So, are we doing the same thing over and over again while expecting different results? If that is what we are doing, then, according to Einstein, we are mad. Many of us have abandoned the 1998-2000 tactic of ‘street action’ long ago. After the 2004 general election disaster, we came to the conclusion that what we were doing was futile and to be able to make inroads we would need to change tactics. To now go back to the ‘old ways’ of doing things is going to result in whatever gains the opposition made in 2008 and 2013 lost in the next election in 2017/2018.

So what, then, should we do instead? Well, maybe we can take a leaf out of Mohandas Karamchand Gandhi’s struggle against the British. What we need is a Malaysian Gandhi. Anwar cannot be Malaysia’s Gandhi because he has chosen ‘civil commotion’ instead of Gandhi’s ‘civil disobedience’ as the route to take. And Anwar’s civil commotion has failed, as it has failed over 15 years since 1998.

Anwar is a politician. He is the Opposition Leader in Parliament. Gandhi was not a politician or the Opposition Leader of India. And that is why Gandhi succeeded where Anwar has failed — and will continue to fail right up to the next general election when Umno and Barisan Nasional will, again, win the election.

So, will Malaysia’s Gandhi please stand up! We need you to bring changes to Malaysia.


The Non Co-operation Movement

The redressing of injustice of Punjab and Khilafat and the attainment of Swaraj became the key issue. The masses were getting awakened. Gandhi announced the inauguration of Non-violent Non-Co-operation Movement on the 1st August 1920. A special session of Congress in September accepted the programme. The Nagpur Congress in December 1920 endorsed it enthusiastically.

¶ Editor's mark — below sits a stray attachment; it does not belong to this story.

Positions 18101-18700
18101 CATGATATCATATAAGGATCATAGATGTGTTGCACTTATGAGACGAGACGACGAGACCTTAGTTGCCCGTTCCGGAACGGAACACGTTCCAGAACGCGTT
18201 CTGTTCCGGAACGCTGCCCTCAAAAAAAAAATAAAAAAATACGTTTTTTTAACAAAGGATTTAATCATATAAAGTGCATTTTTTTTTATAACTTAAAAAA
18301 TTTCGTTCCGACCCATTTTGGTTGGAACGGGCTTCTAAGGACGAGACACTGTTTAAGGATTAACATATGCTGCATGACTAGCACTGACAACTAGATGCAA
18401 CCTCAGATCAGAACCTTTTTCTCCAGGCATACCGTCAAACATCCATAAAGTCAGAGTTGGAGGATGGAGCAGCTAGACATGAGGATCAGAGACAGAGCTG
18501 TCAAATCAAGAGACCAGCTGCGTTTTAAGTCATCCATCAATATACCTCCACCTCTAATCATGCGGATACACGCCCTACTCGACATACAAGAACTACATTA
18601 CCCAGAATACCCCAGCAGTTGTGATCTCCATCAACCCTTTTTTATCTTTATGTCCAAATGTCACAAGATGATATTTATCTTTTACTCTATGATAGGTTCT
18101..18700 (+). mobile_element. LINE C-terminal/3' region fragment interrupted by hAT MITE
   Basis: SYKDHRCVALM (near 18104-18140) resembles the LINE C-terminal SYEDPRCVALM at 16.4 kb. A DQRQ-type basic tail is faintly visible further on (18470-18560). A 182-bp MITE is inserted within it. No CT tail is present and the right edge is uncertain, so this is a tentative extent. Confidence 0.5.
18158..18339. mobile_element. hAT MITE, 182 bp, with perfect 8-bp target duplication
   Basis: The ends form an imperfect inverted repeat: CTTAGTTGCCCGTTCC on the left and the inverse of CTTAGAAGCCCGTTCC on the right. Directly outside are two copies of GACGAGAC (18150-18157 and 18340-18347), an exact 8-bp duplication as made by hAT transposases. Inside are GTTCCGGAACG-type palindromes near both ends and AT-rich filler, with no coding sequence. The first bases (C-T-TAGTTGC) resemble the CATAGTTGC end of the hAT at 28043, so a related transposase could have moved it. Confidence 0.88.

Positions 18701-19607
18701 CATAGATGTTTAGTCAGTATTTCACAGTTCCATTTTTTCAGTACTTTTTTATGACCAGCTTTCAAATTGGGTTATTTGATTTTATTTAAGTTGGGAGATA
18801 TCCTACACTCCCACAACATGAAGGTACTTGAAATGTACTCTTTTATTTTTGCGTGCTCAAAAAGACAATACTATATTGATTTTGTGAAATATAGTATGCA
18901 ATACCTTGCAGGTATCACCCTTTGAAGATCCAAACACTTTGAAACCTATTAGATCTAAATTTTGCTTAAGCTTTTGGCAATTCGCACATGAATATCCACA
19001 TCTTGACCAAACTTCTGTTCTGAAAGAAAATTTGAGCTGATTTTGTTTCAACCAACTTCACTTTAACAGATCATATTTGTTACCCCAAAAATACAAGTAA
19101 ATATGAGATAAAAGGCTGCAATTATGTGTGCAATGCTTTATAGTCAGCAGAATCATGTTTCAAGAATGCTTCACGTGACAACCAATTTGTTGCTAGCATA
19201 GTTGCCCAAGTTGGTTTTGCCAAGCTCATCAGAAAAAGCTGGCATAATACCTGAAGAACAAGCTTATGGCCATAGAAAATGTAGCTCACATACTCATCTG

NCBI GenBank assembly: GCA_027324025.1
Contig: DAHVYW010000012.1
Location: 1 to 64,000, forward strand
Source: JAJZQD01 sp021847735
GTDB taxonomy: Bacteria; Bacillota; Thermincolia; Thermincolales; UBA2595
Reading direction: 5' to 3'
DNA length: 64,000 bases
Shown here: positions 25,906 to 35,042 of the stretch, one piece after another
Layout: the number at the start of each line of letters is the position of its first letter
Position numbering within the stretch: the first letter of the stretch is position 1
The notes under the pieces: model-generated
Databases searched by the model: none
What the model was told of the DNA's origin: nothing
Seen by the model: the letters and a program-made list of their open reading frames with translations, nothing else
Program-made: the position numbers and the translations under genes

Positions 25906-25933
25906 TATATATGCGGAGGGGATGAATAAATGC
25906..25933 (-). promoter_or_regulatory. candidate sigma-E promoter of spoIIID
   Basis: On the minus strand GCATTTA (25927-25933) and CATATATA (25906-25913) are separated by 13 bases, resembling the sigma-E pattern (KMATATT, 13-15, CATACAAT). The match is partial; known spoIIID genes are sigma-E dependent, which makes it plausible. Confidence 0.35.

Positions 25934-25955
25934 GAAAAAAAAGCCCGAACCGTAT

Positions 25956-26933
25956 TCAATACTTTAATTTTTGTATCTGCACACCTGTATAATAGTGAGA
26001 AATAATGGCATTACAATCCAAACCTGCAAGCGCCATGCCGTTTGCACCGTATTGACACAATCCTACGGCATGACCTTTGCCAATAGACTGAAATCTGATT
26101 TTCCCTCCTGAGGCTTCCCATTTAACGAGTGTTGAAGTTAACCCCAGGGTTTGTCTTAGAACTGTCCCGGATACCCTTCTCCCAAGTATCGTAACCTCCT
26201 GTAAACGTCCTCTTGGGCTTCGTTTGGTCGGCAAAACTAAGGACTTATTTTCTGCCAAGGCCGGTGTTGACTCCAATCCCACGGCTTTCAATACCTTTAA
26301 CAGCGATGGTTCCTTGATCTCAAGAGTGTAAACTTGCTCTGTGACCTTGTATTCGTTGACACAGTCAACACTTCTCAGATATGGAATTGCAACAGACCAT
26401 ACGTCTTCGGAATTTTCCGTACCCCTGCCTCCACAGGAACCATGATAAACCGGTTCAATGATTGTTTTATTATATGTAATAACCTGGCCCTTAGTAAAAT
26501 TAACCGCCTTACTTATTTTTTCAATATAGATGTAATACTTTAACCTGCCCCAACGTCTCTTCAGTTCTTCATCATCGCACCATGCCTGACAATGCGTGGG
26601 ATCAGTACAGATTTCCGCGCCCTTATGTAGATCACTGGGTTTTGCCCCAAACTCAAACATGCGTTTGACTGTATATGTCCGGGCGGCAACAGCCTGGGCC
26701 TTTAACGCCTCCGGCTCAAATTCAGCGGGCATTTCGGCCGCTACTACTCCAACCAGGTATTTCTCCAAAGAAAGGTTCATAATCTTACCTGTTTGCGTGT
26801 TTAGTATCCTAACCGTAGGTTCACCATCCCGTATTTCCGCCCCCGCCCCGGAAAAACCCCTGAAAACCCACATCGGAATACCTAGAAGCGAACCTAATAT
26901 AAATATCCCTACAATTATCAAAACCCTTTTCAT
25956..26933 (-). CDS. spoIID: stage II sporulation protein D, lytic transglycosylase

The programme consisted of the following points:

Surrender of titles and honours given by the British Government,

Boycott of law-courts,

Boycott of educational institutions,

Boycott of councils and elections,

Boycott of foreign cloth,

Boycott of Government functions,

Picketing of liquor shops,

Refusal to get recruited in the army.

The programme was not just negative. It included the building of new institutions. National Education was encouraged. Stress was laid on Khadi. Charkha became the symbol of freedom.

The Congress was completely reorganised and a new constitution drafted by Gandhi was adopted to make it a mass organisation and a useful tool for the struggle. The movement started with hartal, fasting and prayers. It soon spread like wildfire. The freedom movement had become a mass movement. Gandhi declared the Swaraj could be won within one year if the programme was fully implemented. People showed great unity, determination and courage. Hundreds of National schools were established. Tilak Swaraj Fund was over-subscribed. About 20 lakh charkhas began to be plied in the country. The boycott shook the Government.

1921 was the year of the rise of Indian Nationalism Gandhi became a Mahatma, the most loved and revered figure in the country. Masses looked to him as a saint, as an incarnation of God who had come to free them from slavery and poverty. The Government started repression. Arrests were made. Firing took place at some places. The country boycotted the visit of Prince of Wales, the British Prince in November 1921. Disturbances broke out at Bombay and Gandhi had to fast to control the situation. By the end of 1921, the number of prisoners had risen to 30,000. Processions and meetings were being broken up.

The masses were getting impatient. Call was given for Civil Disobedience. Gandhi wanted to start the campaign step-by-step. He chose Bardoli in Gujarat for starting the campaign. Notice was given to Government on the 1st February 1922. However, the movement had to be called off within a few days. On the 5th February, a mob including Congressmen set fire to a police station at Chauri Chaura in U.P., killing about 22 policemen. Gandhi was shocked. He realised that people had not fully accepted non-violence. He persuaded the Congress to suspend the agitation. Gandhi was arrested in March and was sentenced to 6 years’ imprisonment. He was kept in the Yeravda jail near Pune.

Gandhi Research Foundation: http://www.mkgandhi.org/intro_autobio.htm